Recently, Odvina13 and colleagues reported on nine patients (eight postmenopausal women and one man) who sustained unusual spontaneous nonspinal fractures while on alendronate therapy (10 mg/day or 70 mg/week) for 3-8 years. Three of the eight women were also on HRT. The present case report above fits into this category of patient. All nine patients continued taking alendronate after the fractures. Six of the nine patients had delayed or absent fracture healing for three months to two years during alendronate therapy. All of the patients had iliac crest biopsies of trabecular bone. The biopsy specimens underwent histomorphometric analysis using tetracycline labeling to study bone metabolic activity. All patients showed markedly suppressed bone formation, with reduced or absent osteoblastic surface in most patients. Matrix synthesis was markedly diminished.

Yes, the numbers are small, but the reports and studies are now demonstrating that bisphosphonates should not be used long term, and it is highly questionable whether patients with osteopenia should be prescribed the drug at all. It has been popular to give bisphosphonates to perimenopausal and menopausal women who have T-scores of between -1 and -2.5, indicating osteopenia. The idea was to head off the bone loss by suppressing bone resorption, but unfortunately, this also indirectly suppresses the normal process of bone remodeling and formation.

Take-Home Points

Present conclusions are that during long-term alendronate therapy, severe suppression of bone turnover may occur, resulting in increased susceptibility to nonspinal fractures along with delayed healing. Current evidence suggests that bisphosphonates should be stopped after five years. Patients who remain at a high risk of fractures or who have had fractures despite bisphosphonate therapy could be considered for treatment with intermittent PTH (parathyroid hormone). In otherwise healthy perimenopausal women who merely have osteopenia, the best therapeutic option is probably not bisphosphonates.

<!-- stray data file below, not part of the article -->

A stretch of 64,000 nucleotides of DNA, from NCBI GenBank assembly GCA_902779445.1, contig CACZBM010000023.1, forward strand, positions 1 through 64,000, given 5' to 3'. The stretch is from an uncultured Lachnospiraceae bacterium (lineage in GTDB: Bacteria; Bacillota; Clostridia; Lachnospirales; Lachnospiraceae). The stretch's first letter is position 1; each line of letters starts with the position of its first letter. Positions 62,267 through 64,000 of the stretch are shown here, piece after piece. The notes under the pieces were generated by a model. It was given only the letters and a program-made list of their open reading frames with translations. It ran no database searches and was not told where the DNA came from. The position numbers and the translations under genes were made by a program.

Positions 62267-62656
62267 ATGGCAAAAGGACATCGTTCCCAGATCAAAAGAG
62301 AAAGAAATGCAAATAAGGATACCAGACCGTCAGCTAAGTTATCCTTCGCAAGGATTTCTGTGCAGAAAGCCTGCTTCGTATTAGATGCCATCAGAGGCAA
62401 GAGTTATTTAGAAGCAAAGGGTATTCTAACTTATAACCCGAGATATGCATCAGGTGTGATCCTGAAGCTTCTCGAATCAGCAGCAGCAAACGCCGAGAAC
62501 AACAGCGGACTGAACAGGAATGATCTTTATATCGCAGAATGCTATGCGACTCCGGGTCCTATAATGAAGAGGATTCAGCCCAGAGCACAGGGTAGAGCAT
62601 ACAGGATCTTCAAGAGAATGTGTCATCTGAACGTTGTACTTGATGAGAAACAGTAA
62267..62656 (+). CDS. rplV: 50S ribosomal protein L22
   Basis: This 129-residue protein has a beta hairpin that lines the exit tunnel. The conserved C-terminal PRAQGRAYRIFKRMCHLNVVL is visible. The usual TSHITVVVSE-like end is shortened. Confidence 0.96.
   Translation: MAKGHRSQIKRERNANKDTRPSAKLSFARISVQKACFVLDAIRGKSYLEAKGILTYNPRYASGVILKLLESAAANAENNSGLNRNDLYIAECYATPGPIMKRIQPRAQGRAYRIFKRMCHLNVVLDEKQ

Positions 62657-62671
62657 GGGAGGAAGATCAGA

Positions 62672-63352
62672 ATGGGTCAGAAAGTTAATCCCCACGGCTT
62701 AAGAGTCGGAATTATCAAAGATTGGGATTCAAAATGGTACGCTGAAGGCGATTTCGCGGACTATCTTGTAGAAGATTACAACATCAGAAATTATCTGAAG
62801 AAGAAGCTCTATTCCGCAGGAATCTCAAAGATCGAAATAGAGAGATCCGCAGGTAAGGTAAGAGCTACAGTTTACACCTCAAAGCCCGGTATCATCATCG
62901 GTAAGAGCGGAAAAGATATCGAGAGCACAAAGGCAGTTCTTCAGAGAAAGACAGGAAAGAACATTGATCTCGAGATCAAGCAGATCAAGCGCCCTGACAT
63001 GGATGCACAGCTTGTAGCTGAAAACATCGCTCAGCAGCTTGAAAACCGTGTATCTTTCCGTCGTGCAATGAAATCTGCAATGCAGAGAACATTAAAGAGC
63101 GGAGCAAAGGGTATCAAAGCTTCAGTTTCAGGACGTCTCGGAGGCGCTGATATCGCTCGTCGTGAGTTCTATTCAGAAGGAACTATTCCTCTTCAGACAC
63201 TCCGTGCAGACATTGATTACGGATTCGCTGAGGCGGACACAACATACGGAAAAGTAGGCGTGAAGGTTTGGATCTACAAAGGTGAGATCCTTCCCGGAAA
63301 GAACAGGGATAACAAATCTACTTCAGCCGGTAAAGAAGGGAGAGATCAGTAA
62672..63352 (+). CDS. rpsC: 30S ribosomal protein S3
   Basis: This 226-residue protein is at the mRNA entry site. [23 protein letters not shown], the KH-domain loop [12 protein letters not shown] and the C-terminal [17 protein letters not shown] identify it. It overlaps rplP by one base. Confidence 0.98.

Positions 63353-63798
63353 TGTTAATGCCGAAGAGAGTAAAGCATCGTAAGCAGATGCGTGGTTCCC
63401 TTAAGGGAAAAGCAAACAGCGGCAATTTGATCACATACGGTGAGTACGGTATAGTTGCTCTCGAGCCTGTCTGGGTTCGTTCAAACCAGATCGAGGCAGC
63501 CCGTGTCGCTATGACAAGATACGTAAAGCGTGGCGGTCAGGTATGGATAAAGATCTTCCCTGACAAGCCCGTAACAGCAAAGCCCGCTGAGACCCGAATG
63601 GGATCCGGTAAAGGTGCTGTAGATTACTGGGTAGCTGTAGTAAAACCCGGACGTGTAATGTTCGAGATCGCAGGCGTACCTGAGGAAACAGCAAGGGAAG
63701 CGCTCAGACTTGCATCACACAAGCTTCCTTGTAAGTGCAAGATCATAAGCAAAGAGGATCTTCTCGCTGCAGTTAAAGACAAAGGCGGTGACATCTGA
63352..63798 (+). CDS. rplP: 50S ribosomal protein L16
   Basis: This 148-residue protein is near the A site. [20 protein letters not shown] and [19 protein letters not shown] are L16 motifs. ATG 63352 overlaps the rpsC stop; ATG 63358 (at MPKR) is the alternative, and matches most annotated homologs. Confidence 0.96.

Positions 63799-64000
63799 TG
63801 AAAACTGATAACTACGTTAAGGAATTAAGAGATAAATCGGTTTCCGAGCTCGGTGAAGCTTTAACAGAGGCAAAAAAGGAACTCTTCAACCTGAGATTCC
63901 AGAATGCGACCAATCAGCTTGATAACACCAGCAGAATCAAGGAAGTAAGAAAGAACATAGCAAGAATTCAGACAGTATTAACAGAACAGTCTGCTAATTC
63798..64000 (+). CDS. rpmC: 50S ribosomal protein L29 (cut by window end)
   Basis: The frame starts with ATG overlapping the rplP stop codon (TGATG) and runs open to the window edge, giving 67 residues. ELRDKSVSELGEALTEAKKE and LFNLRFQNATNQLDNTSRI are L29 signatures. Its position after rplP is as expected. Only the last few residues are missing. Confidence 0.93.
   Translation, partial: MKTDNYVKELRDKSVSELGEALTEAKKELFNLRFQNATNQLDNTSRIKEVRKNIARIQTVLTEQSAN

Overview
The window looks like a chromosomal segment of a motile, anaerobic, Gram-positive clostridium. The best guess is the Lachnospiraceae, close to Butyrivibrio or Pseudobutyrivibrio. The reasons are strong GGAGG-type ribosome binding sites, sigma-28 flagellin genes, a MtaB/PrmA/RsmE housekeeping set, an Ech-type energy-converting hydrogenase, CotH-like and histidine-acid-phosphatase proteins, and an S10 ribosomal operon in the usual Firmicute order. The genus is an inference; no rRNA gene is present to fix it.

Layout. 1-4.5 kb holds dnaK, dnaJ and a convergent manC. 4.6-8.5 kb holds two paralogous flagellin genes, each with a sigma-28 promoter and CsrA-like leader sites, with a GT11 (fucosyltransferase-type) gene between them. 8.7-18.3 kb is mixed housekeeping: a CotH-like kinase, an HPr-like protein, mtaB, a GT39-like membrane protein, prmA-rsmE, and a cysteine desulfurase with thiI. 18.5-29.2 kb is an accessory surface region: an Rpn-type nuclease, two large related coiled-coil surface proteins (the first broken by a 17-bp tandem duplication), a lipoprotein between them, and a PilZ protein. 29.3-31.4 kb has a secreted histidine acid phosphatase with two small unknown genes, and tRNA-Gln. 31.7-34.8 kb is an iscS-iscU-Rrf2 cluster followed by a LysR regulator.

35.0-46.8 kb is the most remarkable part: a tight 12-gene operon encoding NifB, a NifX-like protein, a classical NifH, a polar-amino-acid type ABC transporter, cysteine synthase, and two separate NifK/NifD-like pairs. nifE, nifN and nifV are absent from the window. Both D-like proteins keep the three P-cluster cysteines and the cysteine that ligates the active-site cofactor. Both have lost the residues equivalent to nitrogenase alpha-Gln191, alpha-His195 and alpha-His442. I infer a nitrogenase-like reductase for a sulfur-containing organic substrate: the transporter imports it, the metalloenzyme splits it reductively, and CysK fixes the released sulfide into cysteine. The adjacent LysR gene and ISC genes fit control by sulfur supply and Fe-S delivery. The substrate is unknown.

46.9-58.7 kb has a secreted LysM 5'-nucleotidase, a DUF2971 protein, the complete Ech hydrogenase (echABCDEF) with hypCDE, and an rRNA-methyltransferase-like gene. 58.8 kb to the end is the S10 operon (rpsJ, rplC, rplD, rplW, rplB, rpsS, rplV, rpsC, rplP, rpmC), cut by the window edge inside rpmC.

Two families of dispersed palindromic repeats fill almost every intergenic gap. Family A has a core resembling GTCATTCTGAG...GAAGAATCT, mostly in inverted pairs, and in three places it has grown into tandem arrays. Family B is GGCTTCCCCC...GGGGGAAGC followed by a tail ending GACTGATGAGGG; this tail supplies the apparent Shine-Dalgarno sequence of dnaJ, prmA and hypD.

Studies have shown the efficacy of bisphosphonates in the first five years of therapy in improving bone density and diminishing the risk of fractures. After that, however, until additional studies are done that clarify the risks of nontraumatic fractures, the delayed healing of bone fractures associated with long-term treatment with bisphosphonates, and which risk factors, if any, can help predict which patients are at increased risk for these adverse affects, it is reasonable to suggest patients stop the drug, continue weight-bearing exercise, take calcium supplements and have their bone density monitored with DEXA.

Weight-bearing exercise is essential for the prevention and treatment of osteoporosis and unfortunately, it is often overlooked or underemphasized. Muscle strength is an accurate predictor of bone strength. Weight-bearing exercise has been shown to be the most effective way to strengthen bone and protect against osteoporosis-related fractures.14-15 Medication is not the best way to prevent osteoporosis; nutrition and exercise are key for bone health (and overall health).


  1. Somford MP, Draijer FW, Thomassen BJ, et al. Bilateral fractures of the femur diaphysis in a patient with rheumatoid arthritis on long-term treatment with alendronate: clues to the mechanism of increased bone fragility. J Bone Miner Res, 2009 Oct;24(10):1736-40.
  2. Cermak K, Shumelinsky F, Alexiou J, et al. Case reports: subtrochanteric femoral stress fractures after prolonged alendronate therapy. Clin Orthop Relat Res, 2009 Dec 18. [Epub ahead of print]
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  11. ABC News: "Fosamax: Is Long Term Use of Bone Strengthening Drug Linked to Fractures?"
  12. AAOS 2010 Annual Meeting; podium presentations. www3.aaos.org/education/anmeet/anmt2010/podium/podium.cfm?Pevent=241
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  14. Rubin C, Turner AS, Muller R, et al. Quantity and quality of trabecular bone in the femur are enhanced by a strongly anabolic, noninvasive mechanical intervention. J Bone Min Res, 2002;17:349-357.
  15. Kemmler W, et al. Benefits of 2 years of intense exercise on bone density, physical fitness, and blood lipids in early postmenopausal osteopenic women: results of the Erlangen Fitness Osteoporosis Prevention Study (EFOPS). Arch Intern Med, 2004;164:1084-1091.